Breakers have positive influence on Northland youth

By Te Ao Māori News

Walking in the footsteps of the best basketball players in the country is what Rewi Mcpherson wants to achieve.

Today, he and his Northland Suns team mates took that step further at the New Zealand Breakers Basketball Experience.

With Tai Wynyard's shoes, Rewi McPherson hopes to charge into becoming a future champ in basketball.

"We came from up North to develop our skills," says McPherson.

This is the Northland Suns' first visit to New Zealand Breakers' practice, giving McPherson the opportunity to meet Wynyard again.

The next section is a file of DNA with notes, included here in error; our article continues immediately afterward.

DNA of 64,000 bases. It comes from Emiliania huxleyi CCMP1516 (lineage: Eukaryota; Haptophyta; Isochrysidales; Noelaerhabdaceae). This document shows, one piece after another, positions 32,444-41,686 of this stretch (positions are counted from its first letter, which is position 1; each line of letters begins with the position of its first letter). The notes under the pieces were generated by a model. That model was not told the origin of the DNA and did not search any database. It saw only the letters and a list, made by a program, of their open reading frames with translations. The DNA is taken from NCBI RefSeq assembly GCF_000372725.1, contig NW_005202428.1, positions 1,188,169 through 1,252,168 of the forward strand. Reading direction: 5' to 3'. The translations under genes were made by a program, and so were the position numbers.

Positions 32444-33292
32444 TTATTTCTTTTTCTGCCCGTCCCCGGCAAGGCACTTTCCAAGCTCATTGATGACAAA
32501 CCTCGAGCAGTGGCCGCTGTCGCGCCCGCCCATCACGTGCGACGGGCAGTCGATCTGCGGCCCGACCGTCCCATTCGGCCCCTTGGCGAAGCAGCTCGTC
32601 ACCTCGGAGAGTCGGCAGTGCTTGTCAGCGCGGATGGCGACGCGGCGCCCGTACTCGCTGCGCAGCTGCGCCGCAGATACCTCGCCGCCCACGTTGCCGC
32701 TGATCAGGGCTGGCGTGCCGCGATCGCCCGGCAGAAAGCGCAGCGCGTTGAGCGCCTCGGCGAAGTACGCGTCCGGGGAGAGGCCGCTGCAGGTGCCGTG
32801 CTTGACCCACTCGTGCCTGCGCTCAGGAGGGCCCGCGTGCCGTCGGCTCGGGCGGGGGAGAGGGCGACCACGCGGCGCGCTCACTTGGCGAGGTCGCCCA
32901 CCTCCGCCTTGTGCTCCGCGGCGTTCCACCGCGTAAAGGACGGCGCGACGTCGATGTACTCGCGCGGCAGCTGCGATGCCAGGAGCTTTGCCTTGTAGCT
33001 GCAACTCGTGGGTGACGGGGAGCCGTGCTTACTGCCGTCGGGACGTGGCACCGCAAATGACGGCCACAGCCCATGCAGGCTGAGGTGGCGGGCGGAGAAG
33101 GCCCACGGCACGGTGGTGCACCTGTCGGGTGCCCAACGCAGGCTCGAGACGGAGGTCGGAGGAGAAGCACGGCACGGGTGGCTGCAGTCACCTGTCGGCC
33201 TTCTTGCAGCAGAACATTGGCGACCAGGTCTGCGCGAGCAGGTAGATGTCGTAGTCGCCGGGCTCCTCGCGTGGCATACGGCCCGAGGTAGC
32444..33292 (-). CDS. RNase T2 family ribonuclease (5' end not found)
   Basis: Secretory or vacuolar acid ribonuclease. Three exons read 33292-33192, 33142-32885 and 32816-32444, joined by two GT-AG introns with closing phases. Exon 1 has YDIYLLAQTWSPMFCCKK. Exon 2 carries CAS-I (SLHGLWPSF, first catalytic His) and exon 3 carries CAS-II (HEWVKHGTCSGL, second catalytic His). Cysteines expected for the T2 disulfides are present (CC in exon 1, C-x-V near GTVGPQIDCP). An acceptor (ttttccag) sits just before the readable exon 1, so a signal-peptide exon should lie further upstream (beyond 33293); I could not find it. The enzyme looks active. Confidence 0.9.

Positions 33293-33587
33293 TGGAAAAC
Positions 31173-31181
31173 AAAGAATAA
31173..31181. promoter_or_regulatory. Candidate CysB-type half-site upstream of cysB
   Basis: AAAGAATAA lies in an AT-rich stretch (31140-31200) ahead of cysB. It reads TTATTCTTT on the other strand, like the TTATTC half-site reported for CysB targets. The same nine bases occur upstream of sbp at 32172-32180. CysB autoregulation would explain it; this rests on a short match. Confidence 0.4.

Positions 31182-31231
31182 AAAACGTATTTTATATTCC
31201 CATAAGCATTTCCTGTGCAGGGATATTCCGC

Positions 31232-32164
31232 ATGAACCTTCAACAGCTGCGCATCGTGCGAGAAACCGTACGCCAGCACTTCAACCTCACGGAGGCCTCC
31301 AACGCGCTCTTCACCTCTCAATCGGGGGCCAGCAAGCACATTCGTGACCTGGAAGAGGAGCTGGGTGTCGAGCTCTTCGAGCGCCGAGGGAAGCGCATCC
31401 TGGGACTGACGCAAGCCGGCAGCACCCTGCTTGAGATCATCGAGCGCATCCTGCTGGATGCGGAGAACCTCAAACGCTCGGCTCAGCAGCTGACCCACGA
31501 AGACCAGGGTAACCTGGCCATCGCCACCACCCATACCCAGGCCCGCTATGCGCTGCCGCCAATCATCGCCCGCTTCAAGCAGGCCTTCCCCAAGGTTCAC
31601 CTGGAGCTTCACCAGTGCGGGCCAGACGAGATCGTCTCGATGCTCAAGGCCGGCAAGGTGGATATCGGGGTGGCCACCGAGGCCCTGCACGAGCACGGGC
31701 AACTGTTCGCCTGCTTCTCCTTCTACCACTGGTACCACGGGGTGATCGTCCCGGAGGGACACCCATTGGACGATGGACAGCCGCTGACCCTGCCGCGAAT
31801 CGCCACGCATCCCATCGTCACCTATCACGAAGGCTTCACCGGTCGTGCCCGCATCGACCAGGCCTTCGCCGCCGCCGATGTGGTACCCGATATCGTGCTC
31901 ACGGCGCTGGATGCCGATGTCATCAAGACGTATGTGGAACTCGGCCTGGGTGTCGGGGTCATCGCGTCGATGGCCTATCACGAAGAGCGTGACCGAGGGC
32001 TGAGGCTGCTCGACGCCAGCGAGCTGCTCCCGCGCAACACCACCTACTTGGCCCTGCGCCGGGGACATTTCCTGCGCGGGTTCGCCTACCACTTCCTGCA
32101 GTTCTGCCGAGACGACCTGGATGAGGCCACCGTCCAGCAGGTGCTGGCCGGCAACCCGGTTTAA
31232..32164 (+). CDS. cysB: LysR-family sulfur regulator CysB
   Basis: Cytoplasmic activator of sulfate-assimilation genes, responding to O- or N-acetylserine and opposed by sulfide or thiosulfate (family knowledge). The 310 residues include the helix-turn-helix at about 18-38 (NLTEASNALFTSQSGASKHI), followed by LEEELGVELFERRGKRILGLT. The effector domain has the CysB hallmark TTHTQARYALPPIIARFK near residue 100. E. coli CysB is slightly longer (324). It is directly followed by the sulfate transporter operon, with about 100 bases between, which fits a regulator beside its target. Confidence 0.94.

Tai Wynyard says, “I think he's like one of my long distance cousins or something and seeing them come down to the gym from up North is pretty cool.”

A family connection they formed when they first met at the under 17's age group competition last year.

"He's size 17, I'm size 18, so I gave him some of my old shoes. He was looking for some and I played against him in under 17's so I just chucked him a couple of pairs and now he's wearing them today," says Wynyard.

Northland Suns organiser Aaron Sadler is looking for positive avenues for the youth of Northland, and he believes that Rewi is on the right track.

Aaron Sadler says, “Rewi is massive aye, he's an awesome role model, he's come through from the far far north and he's got a bit of a following up there, so he's dedicated, he works hard and he is what can be found when people go looking!”

Getting to this level and hopefully the NBA are my dreams.

The plan is to apply the lessons from this experience to their lives. In the words of Sadler, "One more child on this court, is one less in the high courts."